I have a Primaloft hooded jacket that worked well on my 6500-mile motorcycle odyssey last Fall:
Yes, I got mine from L.L.Bean but I think they are available elsewhere. The point is the new lightweight, high performance insulation works. When you put it on, you don’t think it is going to do much for you because it is so thin, but it is warm. And it packs very small.
You can get it without the hood, but the hood is nice if you are off the bike in a cold wind. The hood sticks out under the back of the helmet but doesn’t flap around.
On the trip, I ran into such varied hot-to-cold weather that I took my summer RevIt armored jacket (slightly large for me) and just added layers under it to keep warm. The Primaloft jacket was one of those layers.
It was so hot in Alabama that I was running for a while with just a T shirt. Pretty naked. But snow in the Rockies and a couple whole days of cold rain brought out everything I had including the Gerbing heated vest and the Primaloft jacket.
By the way, the Gerbing vest is a bit of disappointment. I helps, but is no panacea. With extended riding below 45 degrees F, your body cannot absorb enough heat from the vest to stay warm, hour after hour. You still need a lot of layers to slow down the heat loss.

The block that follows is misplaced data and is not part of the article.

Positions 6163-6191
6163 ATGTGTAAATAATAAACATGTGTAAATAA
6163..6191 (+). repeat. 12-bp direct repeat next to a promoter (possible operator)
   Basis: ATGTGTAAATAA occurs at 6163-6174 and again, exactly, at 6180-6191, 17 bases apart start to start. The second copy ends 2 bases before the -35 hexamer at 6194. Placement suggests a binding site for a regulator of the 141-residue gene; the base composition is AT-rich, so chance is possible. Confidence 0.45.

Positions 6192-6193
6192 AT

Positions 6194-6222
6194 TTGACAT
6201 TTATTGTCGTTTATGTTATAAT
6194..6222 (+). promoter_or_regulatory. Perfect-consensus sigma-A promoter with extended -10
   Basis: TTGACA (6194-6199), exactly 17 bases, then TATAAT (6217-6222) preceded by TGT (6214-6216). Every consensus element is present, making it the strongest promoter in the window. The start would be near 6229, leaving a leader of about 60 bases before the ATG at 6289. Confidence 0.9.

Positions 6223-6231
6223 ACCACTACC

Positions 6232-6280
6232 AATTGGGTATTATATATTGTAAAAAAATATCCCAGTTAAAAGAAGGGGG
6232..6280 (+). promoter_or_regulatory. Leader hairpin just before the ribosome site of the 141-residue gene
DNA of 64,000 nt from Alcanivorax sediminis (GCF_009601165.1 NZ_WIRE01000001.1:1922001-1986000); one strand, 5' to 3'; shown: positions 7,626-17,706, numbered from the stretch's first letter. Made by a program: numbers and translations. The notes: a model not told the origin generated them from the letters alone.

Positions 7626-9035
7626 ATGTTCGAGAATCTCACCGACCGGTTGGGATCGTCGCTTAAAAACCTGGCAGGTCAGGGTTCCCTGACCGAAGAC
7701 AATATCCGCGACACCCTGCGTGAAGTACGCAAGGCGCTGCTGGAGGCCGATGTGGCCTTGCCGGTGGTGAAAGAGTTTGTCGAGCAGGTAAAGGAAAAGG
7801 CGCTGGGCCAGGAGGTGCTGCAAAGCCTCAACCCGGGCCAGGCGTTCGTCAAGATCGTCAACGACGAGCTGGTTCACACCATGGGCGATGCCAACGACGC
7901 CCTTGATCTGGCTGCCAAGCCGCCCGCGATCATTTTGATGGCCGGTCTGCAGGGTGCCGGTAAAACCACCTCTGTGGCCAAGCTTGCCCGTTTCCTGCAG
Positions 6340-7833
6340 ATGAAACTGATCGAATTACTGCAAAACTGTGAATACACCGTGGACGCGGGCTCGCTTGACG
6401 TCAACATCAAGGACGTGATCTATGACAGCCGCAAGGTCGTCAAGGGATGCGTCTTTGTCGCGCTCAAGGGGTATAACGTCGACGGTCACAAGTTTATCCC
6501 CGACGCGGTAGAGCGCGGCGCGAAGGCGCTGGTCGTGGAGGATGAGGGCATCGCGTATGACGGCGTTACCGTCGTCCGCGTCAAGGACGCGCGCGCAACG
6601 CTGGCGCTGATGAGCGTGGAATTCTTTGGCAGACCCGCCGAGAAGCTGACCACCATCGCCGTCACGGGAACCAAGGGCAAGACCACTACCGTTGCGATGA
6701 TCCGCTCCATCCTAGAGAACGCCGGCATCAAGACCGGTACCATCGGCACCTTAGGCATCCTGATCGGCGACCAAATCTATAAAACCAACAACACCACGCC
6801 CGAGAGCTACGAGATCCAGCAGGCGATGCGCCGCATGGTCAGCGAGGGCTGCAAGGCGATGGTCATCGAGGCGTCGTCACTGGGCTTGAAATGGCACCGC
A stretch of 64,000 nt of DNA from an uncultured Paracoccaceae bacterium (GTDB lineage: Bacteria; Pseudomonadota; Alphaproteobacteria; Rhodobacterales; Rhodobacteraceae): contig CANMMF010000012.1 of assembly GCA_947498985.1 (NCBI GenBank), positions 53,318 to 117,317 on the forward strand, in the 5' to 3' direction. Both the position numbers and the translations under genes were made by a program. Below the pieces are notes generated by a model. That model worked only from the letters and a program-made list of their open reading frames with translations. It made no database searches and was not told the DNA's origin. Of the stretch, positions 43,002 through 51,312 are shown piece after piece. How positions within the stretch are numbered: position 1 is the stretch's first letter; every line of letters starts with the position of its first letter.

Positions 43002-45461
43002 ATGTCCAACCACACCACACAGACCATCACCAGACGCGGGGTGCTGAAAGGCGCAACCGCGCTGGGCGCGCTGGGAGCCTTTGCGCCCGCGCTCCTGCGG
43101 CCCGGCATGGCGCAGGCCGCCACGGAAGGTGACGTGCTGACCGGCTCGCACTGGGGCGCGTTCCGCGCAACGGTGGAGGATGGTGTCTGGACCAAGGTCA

For cold riding, I wear the Primaloft and the Gerbing, but on most local rides I don’t need to plug in the vest. I can make a 15 mile run on a sunny day at 35 degrees in perfect comfort without electric, but it’s there if I need it.
It’s a bofundous kick to be out on a motorcycle in cold weather. Absolutely, you aren’t as cold as you think you would be. Or as onlookers imagine you are. Using both hands and feet, but mostly your head, leaning into curves, rolling on power, two-wheeling into the winter wind, smiling.